- Legal States
- Monero Remains Most Used Ransomware Cryptocurrency
Fiona Simmons April 21, 2022 2 min read
Monero Remains Most Used Ransomware Cryptocurrency
A new report by crypto and blockchain analytics firm CipherTrace has taken a look at the increased use of privacy-oriented cryptocurrencies such as Monero that are continuing to be a preferred payment option for criminals who launch ransomware attacks on civil and governmental infrastructure across the world.
Monero Is Go-To Cryptocurrency for Ransomware Hackers
Monero has become a focus of US law enforcement as well with the US Securities and Exchange Commission securing public contracts to develop tracing tools focused directly on the cryptocurrency. Monero is able to hide its traces by using a range of solutions including ring signatures, mixers, and stealth addresses, which is often taken advantage of by not just libertarians, but also illegal criminal organizations.
The need for such tools maybe even more pressing now according to CipherTrace’s “Current Trends in Ransomware” which took stock of the problem throughout 2021, reporting a 500% increase in such attacks year-over-year. Double extortion attacks between 2020 and 2021 went up dramatically, with the culprits encrypting victims’ data but also stealing it to auction it off on black marketplaces.
Meanwhile, crypto payments to ransomware groups hit a record $600 million in 2021, Chainalysis, another analytics company reported in a solemn paper assessing how far-spread the problem has become. Monero has been a preferred cryptocurrency for close to 50 of all criminal organizaitons identified by CipherTrace. At least 22 requested payments in Monero, with some venturing into both Bitcoin and Monero.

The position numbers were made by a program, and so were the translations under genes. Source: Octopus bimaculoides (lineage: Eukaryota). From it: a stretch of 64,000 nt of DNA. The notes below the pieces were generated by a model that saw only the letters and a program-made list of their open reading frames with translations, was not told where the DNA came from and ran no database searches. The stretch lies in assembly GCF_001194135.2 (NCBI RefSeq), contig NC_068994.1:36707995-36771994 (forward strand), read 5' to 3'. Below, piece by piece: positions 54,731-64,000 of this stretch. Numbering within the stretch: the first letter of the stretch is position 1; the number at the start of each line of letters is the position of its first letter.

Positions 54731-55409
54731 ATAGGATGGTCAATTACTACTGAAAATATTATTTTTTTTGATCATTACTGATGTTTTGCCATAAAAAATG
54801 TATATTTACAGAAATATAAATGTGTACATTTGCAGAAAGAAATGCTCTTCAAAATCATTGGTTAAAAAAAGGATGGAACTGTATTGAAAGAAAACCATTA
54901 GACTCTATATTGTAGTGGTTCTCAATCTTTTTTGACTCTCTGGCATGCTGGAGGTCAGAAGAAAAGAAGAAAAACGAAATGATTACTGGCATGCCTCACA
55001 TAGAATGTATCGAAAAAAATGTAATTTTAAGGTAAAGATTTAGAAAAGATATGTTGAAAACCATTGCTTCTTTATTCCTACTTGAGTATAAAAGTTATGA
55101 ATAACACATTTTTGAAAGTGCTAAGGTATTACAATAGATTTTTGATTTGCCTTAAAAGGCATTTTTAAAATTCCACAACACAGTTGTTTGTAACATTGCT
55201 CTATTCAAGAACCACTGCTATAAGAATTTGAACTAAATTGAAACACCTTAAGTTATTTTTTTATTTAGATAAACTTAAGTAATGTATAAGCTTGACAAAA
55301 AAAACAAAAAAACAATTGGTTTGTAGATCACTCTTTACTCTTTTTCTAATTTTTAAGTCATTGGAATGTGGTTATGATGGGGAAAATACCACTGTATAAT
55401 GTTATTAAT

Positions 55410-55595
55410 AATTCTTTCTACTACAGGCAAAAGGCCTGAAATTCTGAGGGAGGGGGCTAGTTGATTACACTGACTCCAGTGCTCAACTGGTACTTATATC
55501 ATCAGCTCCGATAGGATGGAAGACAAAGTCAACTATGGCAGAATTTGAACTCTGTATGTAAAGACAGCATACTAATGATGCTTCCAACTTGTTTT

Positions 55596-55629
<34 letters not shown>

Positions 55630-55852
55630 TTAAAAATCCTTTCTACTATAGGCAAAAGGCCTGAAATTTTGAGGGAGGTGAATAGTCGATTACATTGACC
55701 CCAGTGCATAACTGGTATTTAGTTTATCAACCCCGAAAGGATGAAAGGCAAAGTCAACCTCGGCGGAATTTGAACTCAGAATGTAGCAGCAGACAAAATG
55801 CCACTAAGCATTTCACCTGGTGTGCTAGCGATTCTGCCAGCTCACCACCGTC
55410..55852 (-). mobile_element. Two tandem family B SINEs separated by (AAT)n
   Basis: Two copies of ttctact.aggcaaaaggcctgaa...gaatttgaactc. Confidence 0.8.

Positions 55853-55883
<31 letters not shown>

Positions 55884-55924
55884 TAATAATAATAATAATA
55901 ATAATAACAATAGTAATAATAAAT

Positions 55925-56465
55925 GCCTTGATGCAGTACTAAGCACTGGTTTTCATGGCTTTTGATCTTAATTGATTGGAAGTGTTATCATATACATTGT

Trading Off Safety for Better Profit
Accepting Bitcoin is a risk as it opens criminals to easier tracing as reported by the US Secret Service. Bitcoin is easier to track whereas Monero is able to obfuscate the “money trail.” However, hackers and ransomware groups are bartering safety for a higher yield. For example, someone looking to sell Bitcoin at an all-time high may be eager to do so now.
One of the most nefarious ransomware groups, REvil, which had even POTUS intervene and issue a warning to governments that support it, chose to go from BTC ransoms to XRM, benefiting from the much better privacy of the currency.
Although Fiona doesn't have a long-spanning background within the gambling industry, she is an incredibly skilled journalist who has built a strong interest in the constantly growing iGaming network. The team at GamblingNews.com is glad to have her on our roster to help deliver the best stories as soon as they hit. Aside from writing, she loves to dabble in online casino games such as slots and roulette, both for her own enjoyment and also as research to better improve her understanding of the industry.